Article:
Since February 24, 2012, the FinCEN regulatory body made extensions and exemptions to allow FinCEN reports to be filed electronically. This step was taken in an effort to improve efficiency, reduce government and industry costs, and enhance the ability of investigators, analysts, and examiners to gain better and timely access to important financial information.[3]

Challenges for SAR

Financial institutions and their employees face civil and criminal penalties for failing to properly file suspicious activity reports, including large fines or added regulatory restrictions. Total monetary settlements levied for money laundering, sanctions and tax evasion by the regulators and law enforcement agencies surpassed $13.4 billion for the year 2014. Four international banks paid U.S. authorities more than $300 million each, with some paying out significantly more.[4]

Suspicious activity monitoring and reporting are critical internal controls, which require enhanced systems to ensure proper surveillance (automation), transaction identification and matching, or a combination of these. Banks should also employ sufficient resources keeping in mind their overall risk profile and transaction volume.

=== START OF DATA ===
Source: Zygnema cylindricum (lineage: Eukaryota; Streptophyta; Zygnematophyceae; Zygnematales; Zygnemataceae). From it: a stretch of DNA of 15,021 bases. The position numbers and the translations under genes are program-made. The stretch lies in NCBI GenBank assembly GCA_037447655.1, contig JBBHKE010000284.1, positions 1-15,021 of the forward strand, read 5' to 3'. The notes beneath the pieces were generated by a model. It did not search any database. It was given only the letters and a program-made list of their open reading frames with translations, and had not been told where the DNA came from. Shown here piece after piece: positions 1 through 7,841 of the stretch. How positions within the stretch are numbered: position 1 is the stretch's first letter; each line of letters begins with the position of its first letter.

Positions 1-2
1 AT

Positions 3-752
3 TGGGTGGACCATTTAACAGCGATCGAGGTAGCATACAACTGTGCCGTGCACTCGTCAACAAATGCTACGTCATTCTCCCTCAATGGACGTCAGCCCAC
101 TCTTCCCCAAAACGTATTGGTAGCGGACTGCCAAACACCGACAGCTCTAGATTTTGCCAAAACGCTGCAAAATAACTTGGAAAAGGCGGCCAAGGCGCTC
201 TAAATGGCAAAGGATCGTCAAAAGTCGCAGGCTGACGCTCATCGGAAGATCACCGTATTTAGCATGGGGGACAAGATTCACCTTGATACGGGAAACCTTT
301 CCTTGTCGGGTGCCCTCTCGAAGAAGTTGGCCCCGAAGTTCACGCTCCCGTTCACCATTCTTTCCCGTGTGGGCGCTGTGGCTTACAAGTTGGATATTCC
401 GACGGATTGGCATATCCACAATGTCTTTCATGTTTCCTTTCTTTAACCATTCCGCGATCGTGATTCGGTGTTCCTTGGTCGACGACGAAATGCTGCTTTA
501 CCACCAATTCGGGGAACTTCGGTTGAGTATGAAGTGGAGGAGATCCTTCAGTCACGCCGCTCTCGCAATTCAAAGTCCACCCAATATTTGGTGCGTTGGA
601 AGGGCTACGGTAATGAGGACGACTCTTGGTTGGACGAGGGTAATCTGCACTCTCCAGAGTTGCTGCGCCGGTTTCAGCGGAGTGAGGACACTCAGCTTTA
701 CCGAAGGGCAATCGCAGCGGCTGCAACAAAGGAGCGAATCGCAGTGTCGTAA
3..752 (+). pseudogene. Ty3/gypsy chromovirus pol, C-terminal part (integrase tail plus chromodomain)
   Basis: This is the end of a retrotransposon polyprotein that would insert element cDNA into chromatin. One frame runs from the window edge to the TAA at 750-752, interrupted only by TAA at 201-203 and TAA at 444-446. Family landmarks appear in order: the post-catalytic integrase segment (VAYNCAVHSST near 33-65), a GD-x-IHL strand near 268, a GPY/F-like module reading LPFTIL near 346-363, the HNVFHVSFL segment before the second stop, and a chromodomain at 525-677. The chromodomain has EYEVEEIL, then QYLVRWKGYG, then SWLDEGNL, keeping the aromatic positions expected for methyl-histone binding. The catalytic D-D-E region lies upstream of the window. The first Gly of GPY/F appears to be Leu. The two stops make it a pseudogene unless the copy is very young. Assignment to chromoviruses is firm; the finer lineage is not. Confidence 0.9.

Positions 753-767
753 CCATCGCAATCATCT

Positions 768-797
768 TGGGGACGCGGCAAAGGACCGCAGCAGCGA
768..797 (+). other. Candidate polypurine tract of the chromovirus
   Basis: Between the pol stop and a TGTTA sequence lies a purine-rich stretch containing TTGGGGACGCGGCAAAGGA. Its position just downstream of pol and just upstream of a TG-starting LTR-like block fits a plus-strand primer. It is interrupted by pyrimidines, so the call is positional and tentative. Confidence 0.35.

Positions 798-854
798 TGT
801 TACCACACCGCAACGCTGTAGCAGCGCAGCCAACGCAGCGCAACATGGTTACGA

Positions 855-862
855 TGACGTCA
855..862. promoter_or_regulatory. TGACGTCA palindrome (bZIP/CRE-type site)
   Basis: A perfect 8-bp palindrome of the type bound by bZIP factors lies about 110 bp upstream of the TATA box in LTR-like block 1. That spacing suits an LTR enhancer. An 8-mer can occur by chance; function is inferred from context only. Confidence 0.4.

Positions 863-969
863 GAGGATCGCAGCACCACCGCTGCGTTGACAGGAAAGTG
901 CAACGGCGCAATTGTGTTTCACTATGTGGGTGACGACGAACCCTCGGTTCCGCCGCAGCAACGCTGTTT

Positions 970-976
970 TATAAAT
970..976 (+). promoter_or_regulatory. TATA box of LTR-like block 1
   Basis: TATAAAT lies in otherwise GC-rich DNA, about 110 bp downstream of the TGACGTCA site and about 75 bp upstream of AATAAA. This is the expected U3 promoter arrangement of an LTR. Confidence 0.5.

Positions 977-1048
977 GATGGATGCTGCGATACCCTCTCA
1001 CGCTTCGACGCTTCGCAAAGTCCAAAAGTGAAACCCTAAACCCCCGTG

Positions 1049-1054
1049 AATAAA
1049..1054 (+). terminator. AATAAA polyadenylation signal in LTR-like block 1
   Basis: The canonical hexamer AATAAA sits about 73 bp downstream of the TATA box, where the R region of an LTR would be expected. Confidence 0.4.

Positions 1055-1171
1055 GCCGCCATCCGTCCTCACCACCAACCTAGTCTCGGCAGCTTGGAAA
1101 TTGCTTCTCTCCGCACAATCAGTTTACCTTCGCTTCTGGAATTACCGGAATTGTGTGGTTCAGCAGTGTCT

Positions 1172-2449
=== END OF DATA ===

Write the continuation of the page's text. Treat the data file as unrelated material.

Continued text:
Meticulous Identification and Monitoring Requirements

16820130136_39d093fe20_oA transaction monitoring system typically targets specific types of transactions, prominently those targeting large amounts of cash and/or those from foreign geographies, and includes a manual review of various reports in order to identify unusual activities. These include currency activity reports, funds transfers reports, monetary instrument sales reports, significant balance change reports, ATM transaction reports, nonsufficient funds (NFS) reports and more. The process involves review of daily reports or reports that cover a particular timespan or a combination of both.

This creates various challenges:

  1. Handling large data volumes: Most legacy systems are incapable of analysis and storage of large data volumes.
  2. Updates to identification rules: Banks deploy a certain set of filters or rules to help identify certain behavior that it deems ‘suspicious’. As the definition of “suspicious” keeps being updated, the process of updating the system with new rules can be time consuming and complex.
  3. Innumerable data sources: For creation of reports, the system refers to data from disparate sources, requiring frequent backtracking and cross checking. When dealing with large quantities of data, data lineage and linkage issues might crop up, eventually leading to the next challenge.